Presently the men came out of the cabin and began to attend to their horses and the pack train. Pearce looked for Joan and, upon seeing her, called out: “Kells wants you.”
Joan found the bandit half propped up against a saddle with a damp and pallid face, but an altogether different look.
“Joan, that bullet was pressing on my spine,” he said. “Now it's out. All that deadness is gone. I feel alive. I'll get well, soon. . . . Gulden was curious over the bullet. It's a forty-five caliber, and neither Bailey nor Halloway use that caliber of gun, Gulden remembered. He's cunning. Bailey was as near being a friend to Gulden as any man I know of. I can't trust any of those men, particularly Gulden. You stay pretty close by me.”
“Kells, you'll let me go soon . . . help me to get home?” implored Joan in a low voice.
“Girl, it'd never be safe now,” he replied.
“Then later . . . soon . . . when it is safe?”
“We'll see. . . . But you're . . . my wife now.”
With the latter words the man subtly changed. Something of the power she had felt in him before his illness began again to be manifested. Joan divined that these comrades had caused the difference in him.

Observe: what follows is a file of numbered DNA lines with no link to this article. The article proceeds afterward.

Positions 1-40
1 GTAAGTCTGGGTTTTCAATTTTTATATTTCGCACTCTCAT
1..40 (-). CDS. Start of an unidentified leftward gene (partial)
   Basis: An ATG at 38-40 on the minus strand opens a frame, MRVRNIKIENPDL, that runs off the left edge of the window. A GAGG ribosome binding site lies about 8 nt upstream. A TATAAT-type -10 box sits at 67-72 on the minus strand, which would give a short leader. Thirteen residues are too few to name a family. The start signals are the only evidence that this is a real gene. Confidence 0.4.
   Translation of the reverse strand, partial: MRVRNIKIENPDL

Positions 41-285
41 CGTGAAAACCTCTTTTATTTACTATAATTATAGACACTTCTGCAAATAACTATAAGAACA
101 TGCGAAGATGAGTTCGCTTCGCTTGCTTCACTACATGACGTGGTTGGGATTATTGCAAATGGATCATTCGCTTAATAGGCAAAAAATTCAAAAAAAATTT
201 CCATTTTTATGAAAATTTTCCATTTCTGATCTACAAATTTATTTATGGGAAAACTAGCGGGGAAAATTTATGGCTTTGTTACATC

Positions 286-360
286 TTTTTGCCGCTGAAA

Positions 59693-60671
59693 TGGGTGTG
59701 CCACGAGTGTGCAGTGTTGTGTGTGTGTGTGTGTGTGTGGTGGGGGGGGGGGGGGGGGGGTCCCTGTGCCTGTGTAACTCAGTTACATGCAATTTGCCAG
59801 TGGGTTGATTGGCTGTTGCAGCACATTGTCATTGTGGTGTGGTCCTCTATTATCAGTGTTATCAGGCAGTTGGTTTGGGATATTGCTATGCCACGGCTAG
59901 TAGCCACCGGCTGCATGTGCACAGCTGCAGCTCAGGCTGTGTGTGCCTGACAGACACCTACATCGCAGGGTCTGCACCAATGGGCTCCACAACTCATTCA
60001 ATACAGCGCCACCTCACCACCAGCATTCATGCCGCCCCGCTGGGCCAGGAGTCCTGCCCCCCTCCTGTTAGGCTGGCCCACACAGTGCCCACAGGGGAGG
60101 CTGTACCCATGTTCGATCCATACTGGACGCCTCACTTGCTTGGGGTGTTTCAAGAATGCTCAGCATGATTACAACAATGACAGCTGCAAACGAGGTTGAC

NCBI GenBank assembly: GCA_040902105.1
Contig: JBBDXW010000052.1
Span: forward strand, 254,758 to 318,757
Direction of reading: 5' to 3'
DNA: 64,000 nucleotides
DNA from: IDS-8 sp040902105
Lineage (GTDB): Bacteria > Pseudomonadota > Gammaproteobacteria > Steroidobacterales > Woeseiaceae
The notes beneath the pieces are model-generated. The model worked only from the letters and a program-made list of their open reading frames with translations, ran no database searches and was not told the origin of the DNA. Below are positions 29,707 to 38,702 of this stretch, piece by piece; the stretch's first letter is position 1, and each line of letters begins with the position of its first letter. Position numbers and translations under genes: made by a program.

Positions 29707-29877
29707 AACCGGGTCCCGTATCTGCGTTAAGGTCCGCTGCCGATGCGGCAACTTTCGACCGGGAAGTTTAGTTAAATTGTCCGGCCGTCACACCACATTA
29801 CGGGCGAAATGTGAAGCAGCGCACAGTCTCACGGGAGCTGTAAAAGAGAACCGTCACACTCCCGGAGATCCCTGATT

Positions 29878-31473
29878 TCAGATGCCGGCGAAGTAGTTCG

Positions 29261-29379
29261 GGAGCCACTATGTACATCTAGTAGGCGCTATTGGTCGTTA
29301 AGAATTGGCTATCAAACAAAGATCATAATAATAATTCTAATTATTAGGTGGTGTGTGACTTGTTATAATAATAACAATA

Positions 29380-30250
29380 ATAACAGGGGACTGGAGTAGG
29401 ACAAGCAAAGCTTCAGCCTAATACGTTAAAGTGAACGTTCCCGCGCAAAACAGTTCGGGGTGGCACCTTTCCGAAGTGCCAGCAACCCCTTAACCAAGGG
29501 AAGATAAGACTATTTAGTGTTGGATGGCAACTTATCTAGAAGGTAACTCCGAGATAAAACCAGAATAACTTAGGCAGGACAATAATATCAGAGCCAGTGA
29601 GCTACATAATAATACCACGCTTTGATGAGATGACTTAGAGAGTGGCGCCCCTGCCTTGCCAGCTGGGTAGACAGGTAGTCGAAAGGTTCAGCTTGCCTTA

“You wouldn't dare. . . .” Joan was unable to conclude her meaning. A tight band compressed her breast and throat, and she trembled.
“Will you dare go out there and tell them you're
my wife?” he queried. His voice had grown stronger and his eyes were blending shadows of thought.
Joan knew that she dared not. She must choose the lesser of two evils.
“No man . . . could be such a beast to a woman . . . after she'd saved his life,” she whispered.
“I could be anything. You had your chance. I told you to go. I said, if I ever got well, I'd be as I was . . . before.”
“But you'd have died.”
“That would have been better for you. Joan, I'll do this. Marry you honestly and leave the country. I've gold. I'm young. I love you. I intend to have you. And I'll begin life over again. What do you say?”
“Say? I'd die before . . . I'd marry you,” she panted.
“All right, Joan Randle,” he replied bitterly. “For a moment I saw a ghost. My old dead better self. It's gone. And you stay with me.”
After dark, Kells had his men build a fire before the open side of the cabin. He lay propped up on blankets and his saddle, while the others lounged or sat in a half circle in the light, facing him.